Welcome back, let’s talk about venture capital this week. Again everything I say is generalization.
You can WATCH this article below:
What is Venture Capital?
Venture capitalist is a form of private investing. They invest in start-ups by providing capital and advice.
Venture capitalist follows the power law: a very small number of successful investments will be responsible for most of the return for a venture fund.
Raising VC money for your start-up can be a seal of approval and a big milestone, but in exchange you have to give up ownership in your creation. Those of you who have watched Shark Tank know how this works.
This is Sand Hill Road, it’s just a road in Menlo Park, California in the Silicon Valley, but many prominent venture capital firms are headquartered there so it has become symbol of VC industry.
- Entrepreneurship: because there is no better to prove you have the experience to assess whether a start-up and the founder can achieve success
- Investment banking, management consultants: because you sold your souls for exit opportunities so you deserve a shot at every high-profile career, which includes VC
- “Product people”: Product Manager or Engineers, they have the right skills to know whether a product can solve a problem or know ways to fix a product
- I have seen sell-side equity research people covering growth sector get a shot in VC
- MBA: cuz you paid for the optionality, but it’s very predicated on your pre-MBA work experience and how you approach the recruiting during MBA.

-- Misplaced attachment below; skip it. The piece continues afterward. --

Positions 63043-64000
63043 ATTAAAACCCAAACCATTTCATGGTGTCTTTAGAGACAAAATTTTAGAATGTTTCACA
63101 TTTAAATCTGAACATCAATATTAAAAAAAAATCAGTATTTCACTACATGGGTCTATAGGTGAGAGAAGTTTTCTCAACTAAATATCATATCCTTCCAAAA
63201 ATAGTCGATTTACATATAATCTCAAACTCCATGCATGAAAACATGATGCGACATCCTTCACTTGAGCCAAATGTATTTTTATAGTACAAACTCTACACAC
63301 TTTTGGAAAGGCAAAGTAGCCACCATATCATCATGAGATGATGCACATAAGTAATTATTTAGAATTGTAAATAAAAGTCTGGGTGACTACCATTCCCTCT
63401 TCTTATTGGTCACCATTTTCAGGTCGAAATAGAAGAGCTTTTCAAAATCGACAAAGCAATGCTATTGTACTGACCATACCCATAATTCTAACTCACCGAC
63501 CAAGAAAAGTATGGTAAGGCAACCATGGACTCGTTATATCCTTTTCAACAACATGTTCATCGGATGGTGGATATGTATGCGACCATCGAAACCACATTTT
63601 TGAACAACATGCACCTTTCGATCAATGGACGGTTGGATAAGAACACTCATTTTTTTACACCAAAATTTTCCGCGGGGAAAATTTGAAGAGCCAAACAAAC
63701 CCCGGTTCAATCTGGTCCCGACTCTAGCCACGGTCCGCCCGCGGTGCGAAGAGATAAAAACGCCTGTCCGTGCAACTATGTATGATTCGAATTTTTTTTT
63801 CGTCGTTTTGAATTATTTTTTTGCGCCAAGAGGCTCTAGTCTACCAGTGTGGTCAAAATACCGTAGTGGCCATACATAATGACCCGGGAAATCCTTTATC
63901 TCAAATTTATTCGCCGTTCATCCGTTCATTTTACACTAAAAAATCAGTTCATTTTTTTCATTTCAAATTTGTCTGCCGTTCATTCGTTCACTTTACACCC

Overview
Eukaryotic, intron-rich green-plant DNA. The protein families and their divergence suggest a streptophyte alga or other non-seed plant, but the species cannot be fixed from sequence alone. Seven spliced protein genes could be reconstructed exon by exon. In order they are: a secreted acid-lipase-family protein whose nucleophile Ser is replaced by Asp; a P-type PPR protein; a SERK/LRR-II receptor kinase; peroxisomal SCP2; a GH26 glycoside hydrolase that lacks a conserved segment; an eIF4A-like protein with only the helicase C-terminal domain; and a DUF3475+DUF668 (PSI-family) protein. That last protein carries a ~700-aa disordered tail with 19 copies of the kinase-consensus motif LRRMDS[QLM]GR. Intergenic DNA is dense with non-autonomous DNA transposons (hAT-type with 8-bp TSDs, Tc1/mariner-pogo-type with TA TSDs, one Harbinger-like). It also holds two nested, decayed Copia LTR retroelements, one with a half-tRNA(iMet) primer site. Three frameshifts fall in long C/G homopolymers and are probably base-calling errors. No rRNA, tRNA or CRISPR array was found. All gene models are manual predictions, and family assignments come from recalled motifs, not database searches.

One big difference between VC and the other two members of the Holy Trios is the Tier 1 VC firms have consistently generated the majority of the returns of the entire industry. The reason is VC investing is very relationship driven and start-up founders want guidance from John Doerr (Kleiner Perkins), Doug Leone (Sequoia) or Bill Gurley (Benchmark) of the world so the winner tends to keep winning. The implication for you is if you are dead set on only working for Sequoia, Kleiner Perkins, or a16z, you can’t just bring your A game, but your triple-A game because it’s going to be insanely competitive.
- Reviewing start-up pitch decks, number crunching, and writing investment memos
- Support portfolio companies
- Source investment opportunities
- Analysts and associates: they crunch numbers, analyze companies, write investment memos, look at pitch decks, basically anything their seniors don’t want to do
- Principals: they still perform diligence, but they are more involved in sourcing investment opportunities by building and leveraging their networks to meet entrepreneurs and start-ups under these buzzwords and also they are very “hands-on” on supporting their portfolio companies
- Partners: Most senior people. They have final say on whether to make an investment and have big stake in the VC funds so they share both the upside and downside. They are also involved in fundraising. Every VC firm has a managing partner who oversees the strategic direction of the firm itself. For Sequoia, that will be Roelof, used to be Doug Leone, which you already met moments ago.
Compensation (base + bonus)